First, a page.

Of the 20 practices in Illinois that provide ART services, 14 (70%) participated in the Life Foundation (Figure 1).  Partner practices provide unreimbursed care through either donation of an IVF cycle (exclusive of anesthesia and cryopreservation fees) or donation of testicular sperm extraction (TESE) procedure.  Other Foundation Partners provided free pre-implantation genetic testing for grant recipients (PGS for aneuploidy screening and PGD for single gene disorders) reproductive attorneys provided discounted legal services, and third party agencies provided discounted agency fees. Pharmaceutical companies were solicited to provide sponsorship at various support levels for the financial assistance grants for the Life Foundation.  A complete listing of Foundation partners and supporters is on the website, www.lifefindsaway.org.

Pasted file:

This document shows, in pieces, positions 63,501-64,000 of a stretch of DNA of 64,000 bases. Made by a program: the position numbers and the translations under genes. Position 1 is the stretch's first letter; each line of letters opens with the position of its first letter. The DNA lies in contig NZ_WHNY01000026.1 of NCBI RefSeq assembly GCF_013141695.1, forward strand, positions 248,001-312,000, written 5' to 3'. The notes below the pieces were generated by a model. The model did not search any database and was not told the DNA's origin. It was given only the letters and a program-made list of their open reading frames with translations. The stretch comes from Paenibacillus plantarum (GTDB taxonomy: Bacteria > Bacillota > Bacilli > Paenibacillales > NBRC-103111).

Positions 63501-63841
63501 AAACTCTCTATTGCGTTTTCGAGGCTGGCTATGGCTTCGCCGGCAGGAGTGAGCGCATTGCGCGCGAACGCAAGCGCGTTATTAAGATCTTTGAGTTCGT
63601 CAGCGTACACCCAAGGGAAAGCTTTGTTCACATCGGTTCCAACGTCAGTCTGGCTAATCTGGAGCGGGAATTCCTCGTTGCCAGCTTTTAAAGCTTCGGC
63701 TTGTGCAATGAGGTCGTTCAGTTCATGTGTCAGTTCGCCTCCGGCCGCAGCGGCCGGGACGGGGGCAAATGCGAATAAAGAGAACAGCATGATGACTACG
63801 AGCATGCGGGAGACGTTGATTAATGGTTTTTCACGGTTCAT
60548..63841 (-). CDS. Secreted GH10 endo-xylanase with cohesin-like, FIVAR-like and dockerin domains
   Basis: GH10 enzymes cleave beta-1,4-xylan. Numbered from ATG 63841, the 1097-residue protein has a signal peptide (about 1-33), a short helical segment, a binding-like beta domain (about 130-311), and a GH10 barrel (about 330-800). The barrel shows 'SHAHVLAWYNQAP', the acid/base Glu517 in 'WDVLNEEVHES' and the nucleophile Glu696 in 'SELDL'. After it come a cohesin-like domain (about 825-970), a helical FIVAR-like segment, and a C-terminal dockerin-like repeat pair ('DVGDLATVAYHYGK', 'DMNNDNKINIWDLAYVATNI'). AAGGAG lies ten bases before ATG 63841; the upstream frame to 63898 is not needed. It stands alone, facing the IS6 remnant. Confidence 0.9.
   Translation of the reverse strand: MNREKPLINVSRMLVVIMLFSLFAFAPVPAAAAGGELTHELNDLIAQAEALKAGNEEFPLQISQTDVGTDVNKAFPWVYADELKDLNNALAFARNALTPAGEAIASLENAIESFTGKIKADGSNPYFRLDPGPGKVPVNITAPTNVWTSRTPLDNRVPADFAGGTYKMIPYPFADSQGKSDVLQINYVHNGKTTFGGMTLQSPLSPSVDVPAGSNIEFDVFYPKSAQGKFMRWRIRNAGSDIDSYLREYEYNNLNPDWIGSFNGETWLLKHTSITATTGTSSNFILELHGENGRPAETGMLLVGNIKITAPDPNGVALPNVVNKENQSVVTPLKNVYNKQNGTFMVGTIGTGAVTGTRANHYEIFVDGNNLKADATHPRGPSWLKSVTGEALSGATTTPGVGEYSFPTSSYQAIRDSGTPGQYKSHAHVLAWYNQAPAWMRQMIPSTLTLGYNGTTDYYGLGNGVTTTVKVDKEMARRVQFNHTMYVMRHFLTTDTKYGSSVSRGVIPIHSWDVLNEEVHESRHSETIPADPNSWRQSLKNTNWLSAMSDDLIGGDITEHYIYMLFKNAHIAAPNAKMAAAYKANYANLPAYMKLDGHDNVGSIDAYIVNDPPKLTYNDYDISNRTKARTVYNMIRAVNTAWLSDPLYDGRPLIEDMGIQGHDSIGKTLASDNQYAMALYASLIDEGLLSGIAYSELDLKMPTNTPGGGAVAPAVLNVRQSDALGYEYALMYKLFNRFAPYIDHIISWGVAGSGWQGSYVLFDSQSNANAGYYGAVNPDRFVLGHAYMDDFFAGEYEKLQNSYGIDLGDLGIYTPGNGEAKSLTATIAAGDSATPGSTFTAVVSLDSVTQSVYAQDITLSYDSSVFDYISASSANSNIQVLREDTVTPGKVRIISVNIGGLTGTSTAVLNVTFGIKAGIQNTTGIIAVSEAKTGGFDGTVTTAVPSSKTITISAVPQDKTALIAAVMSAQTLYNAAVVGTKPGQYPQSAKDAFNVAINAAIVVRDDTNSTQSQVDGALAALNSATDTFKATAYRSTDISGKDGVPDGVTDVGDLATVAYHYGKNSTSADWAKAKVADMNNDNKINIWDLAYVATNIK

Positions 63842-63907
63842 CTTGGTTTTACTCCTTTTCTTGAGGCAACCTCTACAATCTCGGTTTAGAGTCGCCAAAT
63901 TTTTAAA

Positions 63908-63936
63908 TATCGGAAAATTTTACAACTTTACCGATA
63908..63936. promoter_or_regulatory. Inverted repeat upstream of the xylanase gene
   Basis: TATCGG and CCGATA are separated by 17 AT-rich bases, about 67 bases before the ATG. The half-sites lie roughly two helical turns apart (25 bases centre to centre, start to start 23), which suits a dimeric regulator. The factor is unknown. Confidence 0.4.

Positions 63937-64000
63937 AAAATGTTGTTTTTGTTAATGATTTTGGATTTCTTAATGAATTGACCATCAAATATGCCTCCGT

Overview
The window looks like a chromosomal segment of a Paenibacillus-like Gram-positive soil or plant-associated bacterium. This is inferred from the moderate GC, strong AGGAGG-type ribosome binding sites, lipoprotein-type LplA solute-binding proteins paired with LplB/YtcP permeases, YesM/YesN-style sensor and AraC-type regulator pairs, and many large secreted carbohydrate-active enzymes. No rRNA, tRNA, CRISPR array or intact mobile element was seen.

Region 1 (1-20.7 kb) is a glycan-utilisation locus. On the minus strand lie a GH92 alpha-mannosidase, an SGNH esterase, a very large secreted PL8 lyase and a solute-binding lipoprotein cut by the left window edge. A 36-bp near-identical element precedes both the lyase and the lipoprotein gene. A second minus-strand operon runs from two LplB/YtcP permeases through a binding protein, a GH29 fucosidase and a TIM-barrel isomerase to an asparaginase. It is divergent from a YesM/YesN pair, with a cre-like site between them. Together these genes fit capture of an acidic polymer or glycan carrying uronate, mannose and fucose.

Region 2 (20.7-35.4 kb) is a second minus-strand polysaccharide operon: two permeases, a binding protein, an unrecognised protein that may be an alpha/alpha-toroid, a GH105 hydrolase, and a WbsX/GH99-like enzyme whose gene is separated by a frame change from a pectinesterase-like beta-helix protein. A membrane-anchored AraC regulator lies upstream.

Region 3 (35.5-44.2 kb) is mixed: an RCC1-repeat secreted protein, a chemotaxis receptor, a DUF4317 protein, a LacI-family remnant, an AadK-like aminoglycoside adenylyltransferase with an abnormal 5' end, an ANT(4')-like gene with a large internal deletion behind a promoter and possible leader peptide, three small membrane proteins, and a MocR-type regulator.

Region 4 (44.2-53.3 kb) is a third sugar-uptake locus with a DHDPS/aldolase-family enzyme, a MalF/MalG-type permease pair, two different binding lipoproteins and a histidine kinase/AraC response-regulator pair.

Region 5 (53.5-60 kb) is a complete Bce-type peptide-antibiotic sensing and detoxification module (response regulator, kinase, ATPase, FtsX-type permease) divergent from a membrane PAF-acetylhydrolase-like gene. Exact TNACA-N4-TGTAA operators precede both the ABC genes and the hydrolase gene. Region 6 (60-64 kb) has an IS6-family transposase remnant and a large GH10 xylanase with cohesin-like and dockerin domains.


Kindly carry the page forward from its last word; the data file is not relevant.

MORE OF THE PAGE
Two years of data are available for Life Grant applicants and outcomes, 2015 and 2016 (Table 1). In 2015, there were 85 applicants and 9 grants awarded (11.7%). Six were donations of IVF cycles (valued at 11,500 each), and three were financial grants. The financial grants totaled $14,500 and were used towards a gestational carrier ($7,500), egg donation ($5,000), and adoption ($2,500). The total value of grants awarded in 2015 was $83,500.  From the 2015 recipients, there have been six live births (2 from donated IVF cycles, 1 from a financial grant for use of a gestational carrier, 1 from a financial grant for egg donation, 2 live births from an adoption of twins.  Of the 6 IVF cycle grants, 2 recipients became pregnant as a result of IVF, 2 recipients had negative outcomes from their IVF cycles and  2 recipients spontaneously conceived after the grant was awarded but prior to treatment. In 2016, there were 87 applicants and 14 Life Grant recipients (16.1%). Nine IVF cycle grants were awarded including one cycle that also covered PGD for BRCA with PGS for aneuploidy screening.  There were five financial grants awarded totaling $33,750 with the following breakdown: egg donation ($10,000), egg donation ($5,000), adoption ($8750), gestational carrier ($5,000), and donor sperm with IUI ($5,000). Two of the financial grant recipients also received donated legal services (value $8200).  The total value of grants awarded in 2016 was $138,950. Of the 9 IVF cycle grants, 5 recipients became pregnant, 2 recipients had negative outcomes and 2 recipients are currently in treatment.  Of the 5 financial grants, 2 recipients became pregnant, 1 recipient had a negative outcome, 1 recipient is currently pursuing treatment and 1 adoption is pending.  The 2016 grant process thus far has yielded 6 pregnancies that are currently ongoing (>20 weeks) and three live births after two deliveries  (twins and a singleton).